Don’t Be Fooled by Naked Brand’s Effort to Escape Penny-Stock Status

Another InvestorPlace columnist, Mark Hake, recently wrote about New Zealand lingerie manufacturer Naked Brand Group (NASDAQ:NAKD). He noted that it has approximately 150 days to do a reverse split,  in order to get NAKD stock back in compliance with Nasdaq’s rules. 

Source: Tinseltown /

If Naked Brand executes a 1-for-100 reverse split, its share price will go from 34 cents this morning to $34, well above penny-stock status. That will make the shares appear to be much more appealing. NAKD stock hasn’t traded above $5 for more than 30 days since the fall of 2013. 

However, it’s important to remember that the split won’t change the company’s financials at all. Actually, it will merely reduce the number of shares that the company has outstanding. The reverse split is a visual mirage. Don’t be fooled by this kind of paper shuffling. 

Naked’s Second Reverse Split

For those investors looking to make a quick buck off Naked’s low share price, or if you truly believe its business has a shot at rebounding in 2021 and beyond, it’s important to note that the impending reverse split is slated to be its second such split in 18 months.

On Dec. 19, 2019, the company did a 1-for-100 reverse split reducing the shares outstanding from 330.4 million to 3.3 million.

 So, over 18 months, it diluted existing shareholders by selling approximately 231 million shares to reach  23 million shares as of the end of October.  

A second 1-for-100 reverse split would reduce the number of shares outstanding to 3.95 million, at which time the company could start issuing tens of millions of more shares, starting the process all over again.

When Dilution Is Really Bad

Hey, when you’re Tesla (NASDAQ:TSLA) and your stock is trading near an all-time high, selling more stock and investing the proceeds  is smart. With their stock prices below 34 cents per share,  companies usually sell shares in order to survive. 

Hake points out that the company is looking to live to fight another day. 

“On Nov. 10, the company filed a Form 6-K with the SEC that detailed its struggle to stay alive as of the first half the year ending July 31, 2020. Red ink is everywhere. People just simply aren’t in the mood to buy lingerie, at least like they used to,” Hake wrote in his Jan. 6 article. 

“But, the good news is the company seems to be ‘right-sizing.’  It has dramatically cut costs, applied for government aid, converted debt into shares and raised equity. In fact, for the six months to July 31, it reported a small positive cash flow from operations (CFFO) and had NZD 3.8 million in cash.”

In case you’re wondering, NZD 3.8 million is worth $2.8 million U.S. dollars.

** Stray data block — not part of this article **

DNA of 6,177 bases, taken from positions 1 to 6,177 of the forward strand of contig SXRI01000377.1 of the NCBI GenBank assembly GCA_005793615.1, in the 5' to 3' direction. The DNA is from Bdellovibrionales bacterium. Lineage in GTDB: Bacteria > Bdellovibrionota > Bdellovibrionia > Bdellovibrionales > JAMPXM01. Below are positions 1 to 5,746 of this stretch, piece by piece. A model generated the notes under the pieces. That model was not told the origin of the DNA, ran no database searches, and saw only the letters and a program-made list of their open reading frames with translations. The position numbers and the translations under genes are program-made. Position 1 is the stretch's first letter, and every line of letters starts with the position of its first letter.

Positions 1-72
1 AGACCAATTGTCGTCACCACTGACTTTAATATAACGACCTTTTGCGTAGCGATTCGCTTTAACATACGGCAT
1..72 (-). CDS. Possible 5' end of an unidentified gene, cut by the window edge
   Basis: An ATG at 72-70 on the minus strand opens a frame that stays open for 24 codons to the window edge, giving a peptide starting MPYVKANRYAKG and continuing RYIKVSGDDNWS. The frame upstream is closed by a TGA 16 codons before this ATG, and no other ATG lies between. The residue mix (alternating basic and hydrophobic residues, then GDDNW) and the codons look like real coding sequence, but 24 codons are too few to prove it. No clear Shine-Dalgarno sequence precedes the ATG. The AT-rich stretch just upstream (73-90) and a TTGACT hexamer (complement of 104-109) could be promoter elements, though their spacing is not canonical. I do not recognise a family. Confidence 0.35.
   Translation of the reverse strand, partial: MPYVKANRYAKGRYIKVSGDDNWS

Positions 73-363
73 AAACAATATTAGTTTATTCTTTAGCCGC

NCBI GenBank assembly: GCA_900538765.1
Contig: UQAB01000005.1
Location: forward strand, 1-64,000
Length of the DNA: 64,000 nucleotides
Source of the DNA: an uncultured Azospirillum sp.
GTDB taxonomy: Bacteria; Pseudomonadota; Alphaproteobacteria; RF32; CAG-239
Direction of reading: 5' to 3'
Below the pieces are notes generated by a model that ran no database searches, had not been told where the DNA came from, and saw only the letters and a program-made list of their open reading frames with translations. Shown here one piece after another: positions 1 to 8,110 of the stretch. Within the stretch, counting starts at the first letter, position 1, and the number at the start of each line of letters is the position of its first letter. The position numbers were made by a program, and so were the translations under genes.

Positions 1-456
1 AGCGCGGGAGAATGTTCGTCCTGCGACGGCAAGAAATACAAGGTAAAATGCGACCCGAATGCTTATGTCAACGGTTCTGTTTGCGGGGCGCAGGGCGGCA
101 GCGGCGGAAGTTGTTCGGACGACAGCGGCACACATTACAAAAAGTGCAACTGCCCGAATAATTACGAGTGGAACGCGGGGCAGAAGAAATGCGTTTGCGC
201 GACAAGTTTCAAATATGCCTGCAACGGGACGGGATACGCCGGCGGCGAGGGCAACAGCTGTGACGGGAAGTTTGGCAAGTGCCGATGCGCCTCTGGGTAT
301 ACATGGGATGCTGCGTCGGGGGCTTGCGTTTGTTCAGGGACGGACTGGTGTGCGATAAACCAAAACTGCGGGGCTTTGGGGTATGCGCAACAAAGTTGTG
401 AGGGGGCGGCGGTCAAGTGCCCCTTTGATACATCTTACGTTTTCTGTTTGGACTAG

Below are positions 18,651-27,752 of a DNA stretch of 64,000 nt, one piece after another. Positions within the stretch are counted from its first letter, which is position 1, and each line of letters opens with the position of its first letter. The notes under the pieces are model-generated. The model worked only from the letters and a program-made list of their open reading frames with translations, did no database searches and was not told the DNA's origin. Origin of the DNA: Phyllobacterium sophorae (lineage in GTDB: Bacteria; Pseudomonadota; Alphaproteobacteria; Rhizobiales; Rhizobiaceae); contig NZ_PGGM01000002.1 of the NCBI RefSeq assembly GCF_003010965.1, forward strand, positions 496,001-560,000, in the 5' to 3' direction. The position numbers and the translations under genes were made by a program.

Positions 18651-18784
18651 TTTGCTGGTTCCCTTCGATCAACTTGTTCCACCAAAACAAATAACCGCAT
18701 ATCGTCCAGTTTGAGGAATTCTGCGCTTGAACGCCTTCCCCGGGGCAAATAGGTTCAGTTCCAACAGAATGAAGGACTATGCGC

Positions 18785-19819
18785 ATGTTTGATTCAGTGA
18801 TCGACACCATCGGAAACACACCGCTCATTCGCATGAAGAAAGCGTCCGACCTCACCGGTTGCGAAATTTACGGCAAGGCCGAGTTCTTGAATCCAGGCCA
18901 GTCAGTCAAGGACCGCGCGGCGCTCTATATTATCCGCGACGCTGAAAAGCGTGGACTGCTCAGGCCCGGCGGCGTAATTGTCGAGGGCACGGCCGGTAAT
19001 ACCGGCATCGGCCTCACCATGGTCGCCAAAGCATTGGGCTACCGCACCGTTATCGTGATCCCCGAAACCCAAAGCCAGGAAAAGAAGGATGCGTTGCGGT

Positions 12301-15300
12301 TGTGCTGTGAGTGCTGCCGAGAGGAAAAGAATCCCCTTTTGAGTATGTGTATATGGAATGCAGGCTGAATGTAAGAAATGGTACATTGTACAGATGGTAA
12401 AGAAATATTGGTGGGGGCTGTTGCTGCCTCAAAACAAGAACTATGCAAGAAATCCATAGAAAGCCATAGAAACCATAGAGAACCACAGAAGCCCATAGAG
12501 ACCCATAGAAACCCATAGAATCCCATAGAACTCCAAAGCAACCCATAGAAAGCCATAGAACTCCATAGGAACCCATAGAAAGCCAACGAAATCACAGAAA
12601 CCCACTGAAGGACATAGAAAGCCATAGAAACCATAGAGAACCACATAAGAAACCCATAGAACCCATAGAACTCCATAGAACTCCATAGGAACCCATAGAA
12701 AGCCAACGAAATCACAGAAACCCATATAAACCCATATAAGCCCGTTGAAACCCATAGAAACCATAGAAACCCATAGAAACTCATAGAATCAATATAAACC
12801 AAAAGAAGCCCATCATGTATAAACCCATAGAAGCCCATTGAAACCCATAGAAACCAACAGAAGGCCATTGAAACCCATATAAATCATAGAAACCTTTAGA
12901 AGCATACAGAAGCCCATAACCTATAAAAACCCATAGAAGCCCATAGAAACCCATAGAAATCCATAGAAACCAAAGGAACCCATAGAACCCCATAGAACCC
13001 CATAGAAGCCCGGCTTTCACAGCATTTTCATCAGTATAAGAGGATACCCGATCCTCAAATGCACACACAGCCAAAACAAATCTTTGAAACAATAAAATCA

Hake goes on to use probability analysis to predict the future price of NAKD stock. You might want to read his analysis. 

Anyway, based on the three scenarios that Hake analyzed, he suggests that the expected return of the shares over the next 12-24 months is at least 20% and possibly as high as 120% or more. 

So, if you’re a gambler and believe in probability analysis, the risks of NAKD stock at 34 cents per share are pretty low. 

The Bottom Line

In November, Naked Brand said that its sales fell 18% year-over-year from January to June  to $34.6 million, while its EBITDA loss, excluding certain items, fell by 87% in the same period to just $1.3 million. Equally important, its gross margin during the period was 40.9%, 7.7 percentage points higher than a year earlier. 

So, yes, things aren’t worsening for the company. 

However, when I last wrote about Naked Brand, I wondered why its stock was even trading on Nasdaq. It really should be a private company where it can fix what ails it behind closed doors.

Hake’s probability analysis might suggest it’s got a shot. But its likely issuing of additional shares in the future is sure to reduce those odds.

I wouldn’t touch NAKD stock with a ten-foot pole.  

On the date of publication, Will Ashworth did not have (either directly or indirectly) any positions in the securities mentioned in this article. 

Will Ashworth has written about investments full-time since 2008. Publications where he’s appeared include InvestorPlace, The Motley Fool Canada, Investopedia, Kiplinger, and several others in both the U.S. and Canada. He particularly enjoys creating model portfolios that stand the test of time. He lives in Halifax, Nova Scotia. At the time of this writing Will Ashworth did not hold a position in any of the aforementioned securities.

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